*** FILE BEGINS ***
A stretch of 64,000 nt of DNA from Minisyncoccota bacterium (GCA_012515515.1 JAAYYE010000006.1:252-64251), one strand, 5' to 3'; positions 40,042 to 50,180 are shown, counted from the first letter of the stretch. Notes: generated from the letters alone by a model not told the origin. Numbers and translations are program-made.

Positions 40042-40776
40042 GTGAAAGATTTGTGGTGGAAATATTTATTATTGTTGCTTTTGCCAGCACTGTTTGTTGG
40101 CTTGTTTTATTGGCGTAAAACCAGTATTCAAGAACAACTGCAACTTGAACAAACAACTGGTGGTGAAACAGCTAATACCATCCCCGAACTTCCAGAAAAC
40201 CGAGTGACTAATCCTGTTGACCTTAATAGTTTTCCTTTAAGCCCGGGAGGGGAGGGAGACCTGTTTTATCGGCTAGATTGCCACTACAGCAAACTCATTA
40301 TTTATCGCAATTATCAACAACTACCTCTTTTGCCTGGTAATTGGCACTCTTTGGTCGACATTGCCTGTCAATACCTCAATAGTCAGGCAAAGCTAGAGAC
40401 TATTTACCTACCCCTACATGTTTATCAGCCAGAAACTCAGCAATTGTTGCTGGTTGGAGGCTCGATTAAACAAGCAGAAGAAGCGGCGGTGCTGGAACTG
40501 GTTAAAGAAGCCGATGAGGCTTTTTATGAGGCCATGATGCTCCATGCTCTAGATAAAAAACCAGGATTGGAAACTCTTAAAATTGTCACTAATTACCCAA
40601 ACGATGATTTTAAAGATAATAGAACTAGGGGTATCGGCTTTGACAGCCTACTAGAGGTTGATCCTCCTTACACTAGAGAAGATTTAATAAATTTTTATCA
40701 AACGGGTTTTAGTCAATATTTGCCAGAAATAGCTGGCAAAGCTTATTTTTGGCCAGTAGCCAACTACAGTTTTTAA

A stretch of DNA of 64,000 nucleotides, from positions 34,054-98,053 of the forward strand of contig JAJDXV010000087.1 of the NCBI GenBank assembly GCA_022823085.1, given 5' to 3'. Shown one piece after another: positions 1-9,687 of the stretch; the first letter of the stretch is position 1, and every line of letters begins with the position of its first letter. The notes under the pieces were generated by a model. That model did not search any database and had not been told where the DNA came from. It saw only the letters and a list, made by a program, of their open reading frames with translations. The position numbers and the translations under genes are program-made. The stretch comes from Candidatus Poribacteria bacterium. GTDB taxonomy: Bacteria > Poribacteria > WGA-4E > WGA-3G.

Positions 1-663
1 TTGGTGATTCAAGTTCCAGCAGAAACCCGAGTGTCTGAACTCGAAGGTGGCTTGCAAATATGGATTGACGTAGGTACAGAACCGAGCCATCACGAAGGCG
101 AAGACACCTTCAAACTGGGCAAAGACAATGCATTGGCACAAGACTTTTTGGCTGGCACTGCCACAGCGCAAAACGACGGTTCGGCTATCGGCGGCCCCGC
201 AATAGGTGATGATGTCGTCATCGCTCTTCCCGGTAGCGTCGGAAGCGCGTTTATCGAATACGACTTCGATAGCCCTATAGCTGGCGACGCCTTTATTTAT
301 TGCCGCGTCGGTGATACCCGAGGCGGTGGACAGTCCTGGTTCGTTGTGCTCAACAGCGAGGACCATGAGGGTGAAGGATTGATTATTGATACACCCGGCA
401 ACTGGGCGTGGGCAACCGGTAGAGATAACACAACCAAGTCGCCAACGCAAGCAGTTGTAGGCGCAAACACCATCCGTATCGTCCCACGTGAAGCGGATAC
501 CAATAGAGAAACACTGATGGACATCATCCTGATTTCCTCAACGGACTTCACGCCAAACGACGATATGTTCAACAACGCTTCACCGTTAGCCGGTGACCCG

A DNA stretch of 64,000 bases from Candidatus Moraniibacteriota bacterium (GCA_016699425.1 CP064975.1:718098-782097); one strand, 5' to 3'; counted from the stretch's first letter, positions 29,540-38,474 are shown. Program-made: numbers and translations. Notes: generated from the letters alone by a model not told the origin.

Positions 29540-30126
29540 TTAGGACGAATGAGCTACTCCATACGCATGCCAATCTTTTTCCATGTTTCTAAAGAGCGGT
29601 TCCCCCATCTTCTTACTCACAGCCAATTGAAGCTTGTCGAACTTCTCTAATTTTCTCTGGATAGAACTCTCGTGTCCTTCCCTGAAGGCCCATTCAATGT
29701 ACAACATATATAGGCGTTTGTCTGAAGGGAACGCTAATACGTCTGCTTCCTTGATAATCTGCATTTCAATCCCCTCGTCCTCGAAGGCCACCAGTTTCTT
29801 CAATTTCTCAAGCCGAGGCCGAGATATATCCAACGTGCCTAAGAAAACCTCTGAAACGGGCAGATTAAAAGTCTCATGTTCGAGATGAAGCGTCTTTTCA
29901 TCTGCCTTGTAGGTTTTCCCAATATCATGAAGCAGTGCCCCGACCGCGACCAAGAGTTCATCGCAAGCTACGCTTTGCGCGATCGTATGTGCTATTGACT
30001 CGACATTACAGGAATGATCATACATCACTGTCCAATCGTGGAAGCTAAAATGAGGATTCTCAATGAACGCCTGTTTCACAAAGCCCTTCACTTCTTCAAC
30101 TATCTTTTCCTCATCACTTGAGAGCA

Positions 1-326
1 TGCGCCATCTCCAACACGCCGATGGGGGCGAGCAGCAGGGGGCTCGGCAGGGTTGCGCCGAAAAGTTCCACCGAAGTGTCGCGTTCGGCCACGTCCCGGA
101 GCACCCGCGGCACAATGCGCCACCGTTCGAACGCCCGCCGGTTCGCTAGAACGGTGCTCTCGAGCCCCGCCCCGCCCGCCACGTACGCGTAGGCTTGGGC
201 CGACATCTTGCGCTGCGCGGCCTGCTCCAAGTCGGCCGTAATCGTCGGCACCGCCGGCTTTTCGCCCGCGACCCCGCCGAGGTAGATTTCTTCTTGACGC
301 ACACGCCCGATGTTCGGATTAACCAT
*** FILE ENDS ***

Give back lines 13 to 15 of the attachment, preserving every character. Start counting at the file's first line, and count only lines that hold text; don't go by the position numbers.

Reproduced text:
1 TTGGTGATTCAAGTTCCAGCAGAAACCCGAGTGTCTGAACTCGAAGGTGGCTTGCAAATATGGATTGACGTAGGTACAGAACCGAGCCATCACGAAGGCG
101 AAGACACCTTCAAACTGGGCAAAGACAATGCATTGGCACAAGACTTTTTGGCTGGCACTGCCACAGCGCAAAACGACGGTTCGGCTATCGGCGGCCCCGC
201 AATAGGTGATGATGTCGTCATCGCTCTTCCCGGTAGCGTCGGAAGCGCGTTTATCGAATACGACTTCGATAGCCCTATAGCTGGCGACGCCTTTATTTAT